Let me back up. My husband Dave and I started dating in 1997 when we were seventeen. That very first Christmas, I bought him a cute little Santa ornament. I still remember the moment I saw it, and knew he'd like the jolly fellow. Since it was our first Christmas, it was a safe gift to give. It wasn't terribly personal, yet it was a glimpse of my heart. I dreamed of seeing that ornament on my own Christmas tree one day, when we were married.
The following year, we went on a school trip to London, England two days after Christmas. While we were shopping, I found a cute little tin Santa Claus. By this time, I was quite sure I'd marry my real-life hero, so I boldly said: "Let's buy this ornament, and every time we go on a trip, we can buy another. One day, we'll have a tree full of ornaments from around the world, and we'll reminisce every time we decorate."
|Purchased in London, December 1998|
At first, we stuck with Santa Claus ornaments. Sometimes we had to improvise, like the time we went camping in Canada and I learned I had a knack for whittling!
|Santa made in Quetico, Canada, 2000|
Or when we couldn't find a Santa Claus in Decorah, Iowa, and we found a little figurine and put a string on him.
|Purchased in Decorah, Iowa, 2000|
|Purchased in Burkina Faso, Africa, 2008|
|Purchased in Paris, France, 2009|
|Purchased in St. Augustine, FL (the oldest town|
in America), 2013
|Purchased in Washington, D.C., 2001|
|Glass Float purchased in Monterey, California, 2014|
But I have three favorites. The one I bought Dave for our first Christmas. The one I bought on our trip to London. And one we bought in New York City just a few months before 9/11. That one is blown glass and the original broke in Central Park when I pulled out my wallet to pay for a carriage ride. The package fell from my backpack...but Dave retraced our steps, and about an hour later, he returned with a replacement.
|Purchased in New York City, 2001|
My favorite ornament, the very first one I bought Dave in 1997, was on the floor with a broken hat, and my nine-year-old daughter stood above it with a mixture of alarm, remorse, and apprehension.
I could have cried--but I didn't.
That jolly fellow has been on every Christmas tree we've ever owned, including the first after we were married, living in a little apartment in Ames, Iowa where Dave was going to college. It was one of the only ornaments we had. It followed us to a cute farmhouse we rented after college. And then to our first home, and our second. It sat alongside the first ornaments for each of our children, and it became crowded as each year passed.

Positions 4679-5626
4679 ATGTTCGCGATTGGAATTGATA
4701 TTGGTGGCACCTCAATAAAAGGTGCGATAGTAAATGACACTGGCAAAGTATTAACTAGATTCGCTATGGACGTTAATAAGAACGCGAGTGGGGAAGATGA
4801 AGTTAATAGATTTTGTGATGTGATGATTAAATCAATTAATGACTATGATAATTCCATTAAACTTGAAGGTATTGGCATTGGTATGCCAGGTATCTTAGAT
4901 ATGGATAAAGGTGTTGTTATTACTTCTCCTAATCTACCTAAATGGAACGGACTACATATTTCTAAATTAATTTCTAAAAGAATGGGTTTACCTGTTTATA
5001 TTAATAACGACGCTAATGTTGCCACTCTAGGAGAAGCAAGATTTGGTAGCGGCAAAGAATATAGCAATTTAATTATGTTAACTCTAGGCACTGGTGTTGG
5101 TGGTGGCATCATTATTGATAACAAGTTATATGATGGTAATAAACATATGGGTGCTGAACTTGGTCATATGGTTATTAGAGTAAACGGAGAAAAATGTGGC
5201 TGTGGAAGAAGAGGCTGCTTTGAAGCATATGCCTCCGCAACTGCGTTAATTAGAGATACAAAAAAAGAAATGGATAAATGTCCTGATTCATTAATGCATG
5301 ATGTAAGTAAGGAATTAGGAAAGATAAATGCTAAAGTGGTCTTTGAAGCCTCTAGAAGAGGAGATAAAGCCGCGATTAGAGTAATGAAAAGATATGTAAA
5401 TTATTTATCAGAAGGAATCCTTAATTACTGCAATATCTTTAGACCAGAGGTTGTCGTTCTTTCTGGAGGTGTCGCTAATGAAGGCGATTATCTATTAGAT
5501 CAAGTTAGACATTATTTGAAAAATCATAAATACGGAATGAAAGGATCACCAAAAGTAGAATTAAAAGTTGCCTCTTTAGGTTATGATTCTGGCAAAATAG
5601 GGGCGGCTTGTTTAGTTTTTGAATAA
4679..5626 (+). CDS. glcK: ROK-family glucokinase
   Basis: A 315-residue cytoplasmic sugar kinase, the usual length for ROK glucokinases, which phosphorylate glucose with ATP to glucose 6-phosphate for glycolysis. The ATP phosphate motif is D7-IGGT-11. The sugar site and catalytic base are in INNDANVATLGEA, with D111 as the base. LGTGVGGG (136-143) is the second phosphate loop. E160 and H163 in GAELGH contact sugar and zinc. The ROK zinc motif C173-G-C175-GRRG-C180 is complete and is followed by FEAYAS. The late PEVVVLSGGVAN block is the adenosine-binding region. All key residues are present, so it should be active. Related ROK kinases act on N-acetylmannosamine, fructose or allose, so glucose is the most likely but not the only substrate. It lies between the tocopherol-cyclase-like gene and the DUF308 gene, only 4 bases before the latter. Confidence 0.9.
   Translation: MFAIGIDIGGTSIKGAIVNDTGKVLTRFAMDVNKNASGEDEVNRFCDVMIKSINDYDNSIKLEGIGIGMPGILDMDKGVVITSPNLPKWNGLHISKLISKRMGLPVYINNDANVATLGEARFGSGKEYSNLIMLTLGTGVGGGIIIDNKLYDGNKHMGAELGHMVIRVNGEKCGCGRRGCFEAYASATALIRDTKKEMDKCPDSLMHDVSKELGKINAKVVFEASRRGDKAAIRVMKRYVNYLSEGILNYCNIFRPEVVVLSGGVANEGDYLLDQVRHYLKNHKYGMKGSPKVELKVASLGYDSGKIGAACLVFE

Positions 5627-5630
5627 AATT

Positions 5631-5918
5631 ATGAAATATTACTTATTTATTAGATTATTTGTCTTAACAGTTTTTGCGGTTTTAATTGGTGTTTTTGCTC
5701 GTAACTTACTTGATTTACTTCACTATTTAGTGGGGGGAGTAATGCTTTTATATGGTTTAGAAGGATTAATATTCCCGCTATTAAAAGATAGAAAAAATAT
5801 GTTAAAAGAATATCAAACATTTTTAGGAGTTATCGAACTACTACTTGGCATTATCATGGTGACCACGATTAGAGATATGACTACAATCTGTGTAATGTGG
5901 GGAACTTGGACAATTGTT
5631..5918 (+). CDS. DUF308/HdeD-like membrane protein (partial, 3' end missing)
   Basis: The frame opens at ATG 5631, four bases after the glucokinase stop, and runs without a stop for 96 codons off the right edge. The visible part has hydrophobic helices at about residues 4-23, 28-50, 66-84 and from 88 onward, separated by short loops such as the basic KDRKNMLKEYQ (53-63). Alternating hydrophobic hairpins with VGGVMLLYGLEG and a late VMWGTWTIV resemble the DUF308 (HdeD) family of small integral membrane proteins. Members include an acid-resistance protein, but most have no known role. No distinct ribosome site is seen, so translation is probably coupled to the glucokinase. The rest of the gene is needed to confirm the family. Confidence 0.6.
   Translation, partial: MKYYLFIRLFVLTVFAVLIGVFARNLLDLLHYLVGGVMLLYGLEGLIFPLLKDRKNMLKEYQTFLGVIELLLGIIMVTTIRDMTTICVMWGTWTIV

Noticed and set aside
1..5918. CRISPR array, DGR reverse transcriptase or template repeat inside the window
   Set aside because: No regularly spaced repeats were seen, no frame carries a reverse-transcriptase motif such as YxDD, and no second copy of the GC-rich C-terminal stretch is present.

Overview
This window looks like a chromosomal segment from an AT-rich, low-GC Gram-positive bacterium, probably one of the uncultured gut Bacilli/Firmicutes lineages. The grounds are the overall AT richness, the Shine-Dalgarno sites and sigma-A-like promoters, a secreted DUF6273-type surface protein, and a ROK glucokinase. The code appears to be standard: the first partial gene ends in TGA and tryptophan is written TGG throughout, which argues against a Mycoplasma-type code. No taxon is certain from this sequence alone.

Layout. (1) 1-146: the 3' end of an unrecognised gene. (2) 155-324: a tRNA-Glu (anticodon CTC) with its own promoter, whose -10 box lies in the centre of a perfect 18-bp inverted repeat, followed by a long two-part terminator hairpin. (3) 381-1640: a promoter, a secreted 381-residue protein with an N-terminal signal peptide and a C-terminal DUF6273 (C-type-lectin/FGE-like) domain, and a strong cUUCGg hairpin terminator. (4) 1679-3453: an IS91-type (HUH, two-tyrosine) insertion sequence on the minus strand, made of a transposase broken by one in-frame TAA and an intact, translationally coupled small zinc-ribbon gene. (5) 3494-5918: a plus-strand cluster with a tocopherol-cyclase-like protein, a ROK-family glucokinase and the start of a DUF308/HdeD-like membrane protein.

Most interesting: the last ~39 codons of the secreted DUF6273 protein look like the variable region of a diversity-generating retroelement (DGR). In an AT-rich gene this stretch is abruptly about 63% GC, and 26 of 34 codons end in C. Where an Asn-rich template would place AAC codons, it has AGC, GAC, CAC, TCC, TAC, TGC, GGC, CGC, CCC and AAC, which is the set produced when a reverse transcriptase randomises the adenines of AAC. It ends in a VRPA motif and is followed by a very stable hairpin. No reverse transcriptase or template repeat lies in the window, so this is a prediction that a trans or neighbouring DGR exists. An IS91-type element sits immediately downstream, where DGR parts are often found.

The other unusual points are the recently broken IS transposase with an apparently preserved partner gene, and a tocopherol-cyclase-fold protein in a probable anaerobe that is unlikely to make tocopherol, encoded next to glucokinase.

I didn't yell at my daughter, and of course I said I forgave her. I didn't make a big deal about it, or make her feel bad (she already felt bad enough). I simply picked it up, gathered the shattered pieces, and tried in vain to glue it back together.
It will never look the same, but I've decided I won't throw it away. It will never hang on our tree again, but it will be put somewhere special for everyone to see--and for all of us to remember that it still holds the same value, even if it's not perfect.
But, more importantly, I want all of us to remember that it's just a piece of painted ceramic. It's part of a temporary world we will all leave behind someday. What I want to remember is the love and memories behind the gift. Those are the things that truly matter and that last.
The ornament has a new story to tell. It speaks to the truth, that we're all broken and imperfect, but we're still valuable and loved.
Hopefully when my daughter looks at it in years to come, the story she will remember is one of forgiveness, understanding, and unconditional love. Because she is far more precious to me than all the ornaments on the tree combined.
|Despite his flaws, he's still the same jolly|
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